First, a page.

In vivo protein turnover in humans can be measured using the stable isotope tracer method.[13] One or more tracers (e.g., stable isotope-labeled amino acids) are infused intravenously, and the plasma levels of tracers are measured repeatedly to calculate the turnover rate of the tracee (e.g., amino acids of interest). In the steady state, after the continuous infusion of a stable isotope tracer at a constant rate, the blood concentration of the tracer and tracee reaches a certain plateau level. The ratio of tracer to tracee (i.e., isotope enrichment) in the steady state is inversely correlated with the rate of appearance of the tracee in plasma. If the rate of appearance of essential amino acids in the fasting state is determined, we can calculate the rate of degradation of whole-body proteins. Isotope enrichment was determined using gas chromatography and mass spectrometry. Kim et al. [13] reviewed the method of metabolic research with stable isotopes in their article.


Catabolism dominates metabolism in critically ill patients. Increased MPB, rather than decreased synthesis, leads to muscle wasting. Essential amino acids derived from muscle breakdown are utilized to meet the increased demands for acute-phase protein synthesis, immune function, and wound healing. For example, more than 3 g/kg/day of protein, four times the normal daily intake, is required for wound healing of burns affecting 50% of the body surface area.[16] Contrary to common expectations, MPS is also increased in critical illness. Accelerated MPB provides excess intracellular free amino acids and, in turn, these free amino acids serve as substrates and facilitate MPS.[3] However, even with aggressive nutritional therapy, accelerated MPB is difficult to offset by protein synthesis due to anabolic resistance.[17] The change in each component of muscle protein metabolism in various clinical conditions is summarized in Table 1.

Muscle protein metabolism in various clinical conditions

Normal (post-prandial) ++ + +
Normal (fasting) + ++ -
Catabolic state (fasting) +++ ++++++ ---
Catabolic state (protein supply) ++++ ++++++ --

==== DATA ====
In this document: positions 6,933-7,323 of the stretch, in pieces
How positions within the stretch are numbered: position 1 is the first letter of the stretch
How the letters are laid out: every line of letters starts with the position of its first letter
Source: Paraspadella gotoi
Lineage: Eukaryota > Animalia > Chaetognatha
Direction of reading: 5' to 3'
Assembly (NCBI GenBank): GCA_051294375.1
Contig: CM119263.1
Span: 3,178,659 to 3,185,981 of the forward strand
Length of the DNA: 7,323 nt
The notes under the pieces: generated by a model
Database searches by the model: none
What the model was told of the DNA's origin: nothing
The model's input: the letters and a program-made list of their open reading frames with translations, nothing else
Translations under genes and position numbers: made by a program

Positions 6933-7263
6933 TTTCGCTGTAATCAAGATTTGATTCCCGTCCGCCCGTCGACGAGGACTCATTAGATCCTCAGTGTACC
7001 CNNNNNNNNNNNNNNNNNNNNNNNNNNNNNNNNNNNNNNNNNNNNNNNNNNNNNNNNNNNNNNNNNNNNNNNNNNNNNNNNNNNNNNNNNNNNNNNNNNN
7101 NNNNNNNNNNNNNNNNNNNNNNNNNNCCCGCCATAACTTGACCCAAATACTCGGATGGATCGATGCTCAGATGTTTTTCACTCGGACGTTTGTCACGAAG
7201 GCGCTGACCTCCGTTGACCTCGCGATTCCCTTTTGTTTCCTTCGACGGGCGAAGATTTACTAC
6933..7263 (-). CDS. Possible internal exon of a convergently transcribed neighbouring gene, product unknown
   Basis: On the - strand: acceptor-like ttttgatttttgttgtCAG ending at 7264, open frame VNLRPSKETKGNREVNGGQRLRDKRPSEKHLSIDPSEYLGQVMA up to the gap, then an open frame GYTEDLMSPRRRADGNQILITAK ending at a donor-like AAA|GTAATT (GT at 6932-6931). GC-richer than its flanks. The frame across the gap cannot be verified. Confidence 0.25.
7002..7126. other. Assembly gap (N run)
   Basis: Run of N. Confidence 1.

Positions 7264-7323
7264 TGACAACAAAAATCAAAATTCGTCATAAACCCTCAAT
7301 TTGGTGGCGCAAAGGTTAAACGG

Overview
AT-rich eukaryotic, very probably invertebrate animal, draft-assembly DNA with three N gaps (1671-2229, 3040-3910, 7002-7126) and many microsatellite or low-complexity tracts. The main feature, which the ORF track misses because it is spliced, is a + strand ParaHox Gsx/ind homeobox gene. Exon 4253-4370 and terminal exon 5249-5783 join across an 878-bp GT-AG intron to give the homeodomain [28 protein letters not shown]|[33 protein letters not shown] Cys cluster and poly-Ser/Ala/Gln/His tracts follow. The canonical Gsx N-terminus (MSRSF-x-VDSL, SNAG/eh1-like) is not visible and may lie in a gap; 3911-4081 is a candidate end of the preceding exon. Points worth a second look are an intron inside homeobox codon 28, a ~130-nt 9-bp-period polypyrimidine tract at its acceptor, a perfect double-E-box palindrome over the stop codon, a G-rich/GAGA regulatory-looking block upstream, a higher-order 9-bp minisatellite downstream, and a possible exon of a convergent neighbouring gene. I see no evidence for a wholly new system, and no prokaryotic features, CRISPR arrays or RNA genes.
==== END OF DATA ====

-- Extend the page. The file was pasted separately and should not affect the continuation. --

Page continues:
Catabolic state (rehabilitation) ? ? -

The number of (+) or (–) signs indicates the relative rate of synthesis or breakdown of muscle protein, respectively. MPS = muscle protein synthesis; MPB = muscle protein breakdown; NPB = net protein balance.

1. Anabolic resistance

The mechanisms of anabolic resistance have not been fully investigated, but two possible mechanisms have been suggested. First, the inward transport of essential amino acids into muscle cells is impaired in a critically ill state. Due to this impairment, the supplied amino acids may not exert a sufficient anabolic effect on muscle. Diffusion through the interstitial fluid is the rate-limiting stage for the inward transport of essential amino acids to the muscle cell.[18] The presence of tissue edema, frequently present in critically ill patients, could impede amino acid uptake by muscle cells.[19]

Second, the rates of amino acid efflux from the intracellular space to the plasma and obligatory oxidation of essential amino acids within the intracellular space increase in the catabolic state.[3] As a result, the concentration of essential amino acids required for the re-synthesis of muscle protein is reduced. Regardless of metabolic status, sarcopenia in the elderly is known to be associated with evolving anabolic resistance with aging.[20]

2. Protein supplement

In healthy adults, increasing protein supplementation causes a net gain in body protein. Kim et al. [21] proved that when the same amount of calories but different amounts of protein (30 g vs. 70 g) are provided, the net protein balance increases proportionally to the amount of protein supplied. Furthermore, essential amino acids are the vital components in stimulating MPS. Volpi et al. [22] showed that if essential amino acid content was equal, the protein synthesis rate was identical, regardless of the non-essential amino acids content. Katsanos et al. [23] showed that there is no increase in protein synthesis when only non-essential amino acids are supplied. Although anabolic resistance exists, the intracellular concentration of amino acids has a linear correlation with protein synthesis, so maintaining a sufficient protein supply in critically ill patients is crucial to improving the net protein balance.[24] Liebau et al. [25] reported that supplying an additional 1 g/kg of amino acids to critically ill patients increases MPS but does not affect MPB. In both healthy and critically ill states, the supply of proteins increases protein synthesis but has little effect on protien breakdown.